|The Six Cs|
Character, critical thinking, communication, creativity, collaboration and cosmopolitanism have been identified by the National Association of Independent Schools as essential for today's student. They describe what Randolph and many other NAIS schools believe we should teach and students should learn.
At Randolph, character matters most. In every program and at every grade level we seek to develop a deep reservoir of integrity, persistence, empathy, and moral courage in each child under our care. Character is the source of identity, and the values we impart last a lifetime and hold us up wherever we go and whatever we do.
In a world marked by information overload and constant access to the Internet, students at Randolph are called upon more than ever to ask the right question in pursuit of the best answers to the most important challenges and opportunities before us. It takes discipline and diligence to assemble, analyze, synthesize, and evaluate facts, data, and patterns. As information multiplies exponentially, true knowledge demands discernment as the foundation for the lasting wisdom to which every learner aspires.
Humans are social creatures, and mastering the ways we interact with each other is critical for success in the world today. Mobile connectivity is constant, and at Randolph students learn to connect with others through the rapidly evolving tools of technology. At the same time, we hold fast to the belief that the importance of personal interaction and effective verbal communication will never fade away, and to our conviction that the ability to write clear, cogent, and persuasive prose is more important than ever before.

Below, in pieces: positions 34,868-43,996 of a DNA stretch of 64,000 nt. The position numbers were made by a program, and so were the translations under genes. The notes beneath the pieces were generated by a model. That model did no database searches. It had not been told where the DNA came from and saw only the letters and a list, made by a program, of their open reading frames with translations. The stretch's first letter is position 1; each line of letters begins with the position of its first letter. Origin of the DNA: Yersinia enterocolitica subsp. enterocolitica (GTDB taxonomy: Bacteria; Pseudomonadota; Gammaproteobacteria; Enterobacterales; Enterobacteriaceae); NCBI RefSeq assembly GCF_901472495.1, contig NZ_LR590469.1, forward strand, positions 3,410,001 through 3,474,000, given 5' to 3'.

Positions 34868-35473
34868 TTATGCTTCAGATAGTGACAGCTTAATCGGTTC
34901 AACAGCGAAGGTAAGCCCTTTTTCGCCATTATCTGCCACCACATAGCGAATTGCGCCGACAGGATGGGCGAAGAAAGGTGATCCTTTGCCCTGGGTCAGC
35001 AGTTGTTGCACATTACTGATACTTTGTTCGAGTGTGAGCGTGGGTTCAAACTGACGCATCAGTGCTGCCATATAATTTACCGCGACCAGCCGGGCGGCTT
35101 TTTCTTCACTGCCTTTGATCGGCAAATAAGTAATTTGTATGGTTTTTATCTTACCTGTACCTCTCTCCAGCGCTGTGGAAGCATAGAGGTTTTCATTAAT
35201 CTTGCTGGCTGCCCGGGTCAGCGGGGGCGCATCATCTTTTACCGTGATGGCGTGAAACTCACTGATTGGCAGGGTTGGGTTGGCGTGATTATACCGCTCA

The prevailing trend in national education tilts decidedly toward standardization through a pre-packaged curriculum delivered by teachers pressured to cover content in anticipation of a high-stakes, end-of-year exam. At Randolph, we're moving in the opposite direction, firmly committed to the belief that curiosity, imagination, and exploration are natural in every child and need to be nurtured within and beyond the classroom so that it's clear we are always learning and always solving problems.
At Randolph, students are free to learn and teachers are free to teach. We are a learning community, deliberately and purposefully constructing opportunities for students to grow through interactions with their teachers and their peers. Project-based learning emphasizes the application of knowledge and creative problem-solving, and at its best exists so that students see connections between academic disciplines in pursuit of the most enduring ideas known to man.
The Information Age connects the cultures of the world like never before, and a sheltered perspective and isolated posture are no longer sustainable. Our graduates will be competing, interacting, and cooperating with men and women from around the world as we address the challenges and opportunities before us. In this environment, social and cultural intelligence are critical for the success of our students and the future of the world.